Understanding The Genetic Aspects Of Addiction: 6 Things To Know
Addiction is a complex disease that has many contributing factors. One of the most important of these is genetics. Here are six things you should know about the genetic aspects of addiction.
Genetics Play A Role In Addiction Risk
Genetics play a role in addiction risk. Studies have shown that genes account for about 50 percent of the risk of addiction. This means that if you have a family history of substance abuse, you are more likely to develop this type of addiction yourself. There are many different genes involved in addiction. This means that there is no one “addiction gene” that determines whether or not you will become addicted. Instead, addiction is caused by a combination of many different genes. These genes are:
DRD2. This is the gene that produces dopamine receptors, and those who do not produce enough dopamine receptors are more at risk of addiction.
ANKK1: Those who carry a specific mutation in this gene tend to abuse substances such as alcohol and cocaine early on in life. This same mutation also increases the chances of becoming dependent on nicotine.
DAT1: Those who carry a specific mutation in this gene are at a greater risk of developing an addiction to stimulants such as cocaine and methamphetamines. Those with this mutation also have symptoms that include the symptoms of attention deficit hyperactivity disorder (ADHD). People with ADHD often self-medicate with stimulants.
CHRNA7: Those who carry a specific mutation in this gene are at a greater risk of developing an addiction to smoking. Those with the mutation also have symptoms that include increased impulsivity and attention deficits.
HTR2A: Those who carry a specific mutation in this gene are at a higher risk of developing an addiction to alcohol.
Genes Play An Important Role In Treatment Success
Genes also play an important role in treatment success. Studies have shown that the success of treatment is influenced by the genes an individual carries. For example, people with the DRD2 gene are more likely to respond to treatment with dopamine agonists and people with the ANKK1 gene are more likely to respond to treatment with naltrexone. Here are some other examples:
People with the CYP2D6 gene are more likely to respond to treatment with methadone.
People with the COMT gene are more likely to respond to treatment with methylphenidate.
People with the ALDH2 gene are more likely to respond to treatment with acamprosate.
People with the ADH4 gene are more likely to respond to treatment with disulfiram.
Getting Tested Can Help You Understand Your Addiction Risk
Getting tested can help you understand your addiction risk. Genetic tests are now available for those who need extra motivation to seek help for their addiction, or who want more information about their addiction risk. These tests are done by obtaining a sample of your DNA. This can be done by swabbing the inside of your cheek, or by using a blood sample. Genetic tests can help you understand which genes make you more at risk for addiction, and they can also help you determine which treatments will be most successful for you.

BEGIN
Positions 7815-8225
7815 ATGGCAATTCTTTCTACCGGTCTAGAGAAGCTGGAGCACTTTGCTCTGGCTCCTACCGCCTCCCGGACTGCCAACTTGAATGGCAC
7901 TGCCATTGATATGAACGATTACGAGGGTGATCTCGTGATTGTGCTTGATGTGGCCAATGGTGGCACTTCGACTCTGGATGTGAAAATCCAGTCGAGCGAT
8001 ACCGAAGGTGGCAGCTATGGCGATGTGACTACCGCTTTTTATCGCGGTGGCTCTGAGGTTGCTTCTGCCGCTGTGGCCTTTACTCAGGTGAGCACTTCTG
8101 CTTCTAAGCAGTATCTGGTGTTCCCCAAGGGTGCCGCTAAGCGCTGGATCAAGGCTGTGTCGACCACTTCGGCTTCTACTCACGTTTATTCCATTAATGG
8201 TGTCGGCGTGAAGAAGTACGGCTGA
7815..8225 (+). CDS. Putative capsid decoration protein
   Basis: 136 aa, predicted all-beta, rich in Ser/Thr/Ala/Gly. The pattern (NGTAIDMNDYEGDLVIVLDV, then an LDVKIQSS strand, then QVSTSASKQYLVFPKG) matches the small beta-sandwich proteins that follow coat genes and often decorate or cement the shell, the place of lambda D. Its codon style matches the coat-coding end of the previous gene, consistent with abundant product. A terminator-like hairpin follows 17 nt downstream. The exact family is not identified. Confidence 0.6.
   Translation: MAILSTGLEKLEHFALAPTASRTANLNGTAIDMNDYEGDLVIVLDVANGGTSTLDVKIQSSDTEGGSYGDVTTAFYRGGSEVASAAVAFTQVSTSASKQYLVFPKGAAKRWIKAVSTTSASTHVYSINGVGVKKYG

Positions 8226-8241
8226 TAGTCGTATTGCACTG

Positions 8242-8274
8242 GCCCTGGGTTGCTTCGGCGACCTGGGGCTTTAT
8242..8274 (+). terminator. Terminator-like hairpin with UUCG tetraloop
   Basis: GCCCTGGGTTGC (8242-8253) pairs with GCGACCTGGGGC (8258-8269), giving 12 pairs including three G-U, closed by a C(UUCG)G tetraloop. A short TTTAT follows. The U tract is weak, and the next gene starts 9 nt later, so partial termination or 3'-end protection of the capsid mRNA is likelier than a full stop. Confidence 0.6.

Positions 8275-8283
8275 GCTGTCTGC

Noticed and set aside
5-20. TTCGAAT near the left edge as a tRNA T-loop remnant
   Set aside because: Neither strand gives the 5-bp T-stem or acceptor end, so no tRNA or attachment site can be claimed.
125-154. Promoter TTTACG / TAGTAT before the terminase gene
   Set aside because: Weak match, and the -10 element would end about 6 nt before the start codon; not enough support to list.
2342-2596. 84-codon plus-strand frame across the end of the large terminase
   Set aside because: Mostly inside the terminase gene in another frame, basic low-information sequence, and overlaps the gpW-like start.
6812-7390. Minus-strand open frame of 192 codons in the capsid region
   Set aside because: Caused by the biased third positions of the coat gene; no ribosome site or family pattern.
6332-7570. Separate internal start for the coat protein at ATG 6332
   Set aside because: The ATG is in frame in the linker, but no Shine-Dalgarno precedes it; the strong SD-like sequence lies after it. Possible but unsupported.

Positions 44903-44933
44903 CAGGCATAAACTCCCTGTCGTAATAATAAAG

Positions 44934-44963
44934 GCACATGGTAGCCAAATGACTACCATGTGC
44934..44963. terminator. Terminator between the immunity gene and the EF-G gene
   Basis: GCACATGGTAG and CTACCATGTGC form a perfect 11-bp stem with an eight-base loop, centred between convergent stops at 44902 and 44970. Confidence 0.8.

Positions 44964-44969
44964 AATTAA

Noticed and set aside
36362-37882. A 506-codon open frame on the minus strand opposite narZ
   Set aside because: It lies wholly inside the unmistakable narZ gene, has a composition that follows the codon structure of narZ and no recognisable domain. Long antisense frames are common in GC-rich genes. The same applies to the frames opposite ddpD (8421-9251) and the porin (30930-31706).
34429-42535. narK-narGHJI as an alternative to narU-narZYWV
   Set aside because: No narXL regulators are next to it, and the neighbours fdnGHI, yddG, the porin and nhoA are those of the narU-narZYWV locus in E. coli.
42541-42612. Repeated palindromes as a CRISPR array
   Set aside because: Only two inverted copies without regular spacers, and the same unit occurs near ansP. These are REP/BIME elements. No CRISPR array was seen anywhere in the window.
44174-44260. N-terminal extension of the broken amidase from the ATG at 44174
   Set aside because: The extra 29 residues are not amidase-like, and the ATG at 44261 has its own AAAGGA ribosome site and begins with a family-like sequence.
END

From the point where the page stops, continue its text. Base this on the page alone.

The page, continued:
To illustrate this, consider the example of the COMT gene. This gene is involved in the metabolism of dopamine. People who carry a specific mutation in this gene have a decreased ability to break down dopamine. This means that they will have higher levels of dopamine in their brain. People with this mutation are more likely to respond to treatment with methylphenidate, which is a stimulant that works by increasing dopamine. By getting tested for this gene, you can learn whether or not you carry this mutation and which treatments will be most effective for you.
Understanding The Genetic Aspects Of Addiction Can Help You Understand Yourself Better
Understanding the genetic aspects of addiction can help you understand yourself better. If you know that you are more at risk for addiction due to your genes, this can help you avoid triggers and become motivated to follow through with treatment. This is especially true if addiction runs in your family. You can motivate yourself by remembering that addiction has strong genetic links and avoiding risky behaviors such as smoking, drinking, experimenting with drugs, or over-indulging in food.
Genetic Testing Is Not 100% Accurate
While genetic testing is a valuable tool, it is important to remember that it is not 100% accurate. This is because genes are only one factor that influences addiction risk. There are many other factors that can contribute to addiction, such as environment and lifestyle. Therefore, if you get tested for addiction genes, it is important to keep in mind that this test will not be 100% accurate.
Genetic Testing Is Becoming More Common
Genetic testing is becoming more common. This is because technology is advancing and scientists are learning more about the role of genes in addiction. As a result, more and more people are choosing to get tested for addiction genes. If you are interested in getting tested, be sure to talk to your doctor about the options that are available to you.
Addiction is a complex disease that has both genetic and environmental components. While genes are not the only factor that contributes to addiction, they do play a role in increasing an individual’s risk for addiction. Understanding the genetic aspects of addiction can help you better understand yourself and your risk for addiction.